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Insurance profession can't return to factory settings

Insurance profession can't return to factory settings | Insurance Business UK

Insurance profession can't return to factory settings

COVID-19 shone a spotlight on the systemic risk faced by businesses across the globe, plus the pandemic laid bare the impact this danger can have on everyone’s finances.

Recently I chaired Lloyds of London’s Futureset Systemic Risk Masterclass, which explored the insurance profession’s response to the pandemic and ways to help build customer resilience.

As Professor Ian Goldin, director at the University of Oxford, brilliantly summed up during the masterclass: “Systemic risks arise from the butterfly defect of globalisation. The more interconnected we are the more vulnerable we are to these systemic risks.”

During the masterclass, Greg Case, CEO of Aon, pointed out that sadly there is a 30-year trend of declining relevance of the insurance profession, but the pandemic has woken everyone in the world up to the systemic risk we all face.

This global awakening was considered by participants in the masterclass as making now the ideal time to come together as a profession and drive risk leadership with the innovation of solutions to systemic risk.

Case said: “We need to help clients address this trend of systemic risk. We need a new era in innovation. This is a real need for clients who are asking us to address this every day.”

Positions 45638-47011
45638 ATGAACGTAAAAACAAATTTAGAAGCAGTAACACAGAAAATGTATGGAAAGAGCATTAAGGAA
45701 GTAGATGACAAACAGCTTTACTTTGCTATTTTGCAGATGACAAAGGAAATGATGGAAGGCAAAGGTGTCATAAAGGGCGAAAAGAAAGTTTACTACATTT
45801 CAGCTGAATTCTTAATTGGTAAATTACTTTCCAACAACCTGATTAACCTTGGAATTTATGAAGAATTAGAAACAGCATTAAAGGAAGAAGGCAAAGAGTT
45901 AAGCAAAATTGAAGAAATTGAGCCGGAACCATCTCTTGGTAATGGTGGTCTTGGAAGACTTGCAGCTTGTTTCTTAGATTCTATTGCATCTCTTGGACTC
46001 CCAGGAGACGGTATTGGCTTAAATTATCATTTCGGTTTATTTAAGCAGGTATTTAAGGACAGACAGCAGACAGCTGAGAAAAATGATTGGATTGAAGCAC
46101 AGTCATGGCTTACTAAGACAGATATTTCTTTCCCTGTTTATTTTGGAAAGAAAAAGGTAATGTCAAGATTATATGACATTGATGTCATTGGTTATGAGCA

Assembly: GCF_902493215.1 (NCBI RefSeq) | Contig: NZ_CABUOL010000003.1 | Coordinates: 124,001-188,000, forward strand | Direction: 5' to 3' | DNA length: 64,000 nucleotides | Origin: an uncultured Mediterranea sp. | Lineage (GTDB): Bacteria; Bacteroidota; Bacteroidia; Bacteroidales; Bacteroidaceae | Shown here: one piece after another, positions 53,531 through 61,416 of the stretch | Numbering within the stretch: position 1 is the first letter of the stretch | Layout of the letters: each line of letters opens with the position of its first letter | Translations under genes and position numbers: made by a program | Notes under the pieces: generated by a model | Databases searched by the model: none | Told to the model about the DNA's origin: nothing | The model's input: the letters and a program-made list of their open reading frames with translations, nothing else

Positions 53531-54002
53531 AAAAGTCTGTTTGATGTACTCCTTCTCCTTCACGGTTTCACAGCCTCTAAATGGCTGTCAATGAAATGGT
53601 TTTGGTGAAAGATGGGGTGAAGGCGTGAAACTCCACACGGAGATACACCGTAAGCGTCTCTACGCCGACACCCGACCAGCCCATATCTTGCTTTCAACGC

The pandemic must act as a catalyst to change our approach to assessing and mitigating systemic risk.

If we are to turn the tide on declining relevance to consumers and businesses and change the perceptions of insurance products and services from a grudge purchase to acquiring an essential safety net, then we need to unite not just as a profession, but also to reach out to governments, cross-nation unions and regulators about how we can work with them.

The Chartered Insurance Institute has an important role to play in helping professionals clearly grasp what systemic risks clients face and equip them with the skills they need to explain the solutions available to reduce the risk individuals face and volatility businesses need to manage. We will develop training plus qualifications that will equip professionals with the skills and knowledge they need to help clients be better prepared for the systemic risks they face today and into the future.

The profession needs to be more customer-centric in the approach it takes to products and services in order to ensure unmet needs are met, which is why we recently launched our President’s Forum.

The President’s Forum will explore the changing insurance needs of consumers and SME businesses with the aim of producing guidance and key actions for further development. This theme will also be the focus of our Shaping the future of insurance: innovating solutions for emerging risks virtual conference, taking place on June 24.

I appreciate the interconnected nature of systemic risks can be difficult to grasp but it is essential we get to grips with these dangers as the pandemic saw businesses and individuals reach out to our profession to ask what we can do to help ensure their ongoing resilience.

While we may all be hoping to get back closer to our pre-COVID way of life in the weeks to come, let us make sure we don’t just return to factory settings as a profession.

Let us unite to understand emerging and systemic risks and help the public we serve navigate them.